Modern browsers keep the image’s proportions intact. To render a context-aware image at its native dimensions and to resize it only if it exceeds the width of its container, the classic solution is the CSS code :

img {max-width :100%}

But scaling down images is not sufficient. Sending huge image files to low-performance devices with narrow screens is not very clever. The early HTML image tags had a lowscr attribute which is no longer supported by modern browsers.

Sending the right-sized image to devices without wasting bandwith is one of the challenges in responsive web design. The main problem is that the HTML img tag has only one source attribute today.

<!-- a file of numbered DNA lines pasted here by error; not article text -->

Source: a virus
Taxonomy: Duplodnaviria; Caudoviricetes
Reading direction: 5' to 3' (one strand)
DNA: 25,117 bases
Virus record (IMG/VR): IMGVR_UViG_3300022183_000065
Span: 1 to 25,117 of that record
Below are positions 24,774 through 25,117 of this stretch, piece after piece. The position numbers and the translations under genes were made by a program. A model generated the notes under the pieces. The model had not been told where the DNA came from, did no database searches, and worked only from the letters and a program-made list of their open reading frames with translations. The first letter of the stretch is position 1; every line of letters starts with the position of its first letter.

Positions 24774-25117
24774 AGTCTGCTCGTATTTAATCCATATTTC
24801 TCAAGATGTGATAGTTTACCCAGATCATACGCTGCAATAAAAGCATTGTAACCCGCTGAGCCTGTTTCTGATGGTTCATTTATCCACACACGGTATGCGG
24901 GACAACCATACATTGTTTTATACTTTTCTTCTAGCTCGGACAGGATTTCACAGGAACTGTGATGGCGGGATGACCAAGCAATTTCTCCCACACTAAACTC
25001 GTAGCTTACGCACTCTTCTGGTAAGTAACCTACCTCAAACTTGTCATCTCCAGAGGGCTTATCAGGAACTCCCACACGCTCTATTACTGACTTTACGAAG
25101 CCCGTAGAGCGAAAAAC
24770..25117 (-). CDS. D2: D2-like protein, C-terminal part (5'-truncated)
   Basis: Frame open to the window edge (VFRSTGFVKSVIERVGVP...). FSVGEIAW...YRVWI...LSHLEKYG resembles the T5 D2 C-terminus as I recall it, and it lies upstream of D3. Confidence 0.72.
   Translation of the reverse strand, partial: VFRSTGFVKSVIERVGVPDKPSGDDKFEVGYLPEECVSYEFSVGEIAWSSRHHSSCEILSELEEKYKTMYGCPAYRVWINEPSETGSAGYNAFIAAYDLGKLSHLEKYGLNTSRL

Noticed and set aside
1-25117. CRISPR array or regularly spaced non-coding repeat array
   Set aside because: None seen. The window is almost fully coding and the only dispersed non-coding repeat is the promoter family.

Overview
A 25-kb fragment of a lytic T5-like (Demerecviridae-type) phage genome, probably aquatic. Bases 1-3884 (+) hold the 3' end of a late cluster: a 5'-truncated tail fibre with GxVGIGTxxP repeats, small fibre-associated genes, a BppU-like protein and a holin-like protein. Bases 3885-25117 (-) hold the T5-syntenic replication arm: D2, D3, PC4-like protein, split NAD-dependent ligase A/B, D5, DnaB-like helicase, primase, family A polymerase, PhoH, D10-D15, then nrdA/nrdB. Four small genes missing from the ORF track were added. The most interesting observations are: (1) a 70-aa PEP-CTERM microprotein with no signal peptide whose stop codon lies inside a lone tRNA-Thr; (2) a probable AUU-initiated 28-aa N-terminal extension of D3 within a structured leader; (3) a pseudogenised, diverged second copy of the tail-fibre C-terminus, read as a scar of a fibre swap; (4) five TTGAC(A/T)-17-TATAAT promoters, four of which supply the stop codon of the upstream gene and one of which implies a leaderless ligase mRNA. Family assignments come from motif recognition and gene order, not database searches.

The different techniques proposed in the recent past by the pioneers of context-aware images, listed at the end of this post, can be grouped as follows :

  1. client-side current technology solutions
  2. server-side current technology solutions
  3. standardized future-technology solutions

Client-side current technology solutions :

  • CSS with background-images controlled by media-queries : Harry Roberts
  • dirty script to load temporary images and altering the image source path before handing it to the DOM parsing (1×1 pixel transparent GIF and <noscript> tag) : Jake Archibald, (Mairead Buchan, Antti Peisa, Vasilis van Gemert)
  • dynamic modification of the base tag : Scott Jehl
  • CCS3 content & attr() : Nicolas Gallagher

Server-side current technology solutions :

  • php-script dealing with AJAX requests : James Fairhurst
  • php-script dealing with image arrays : Craig Russel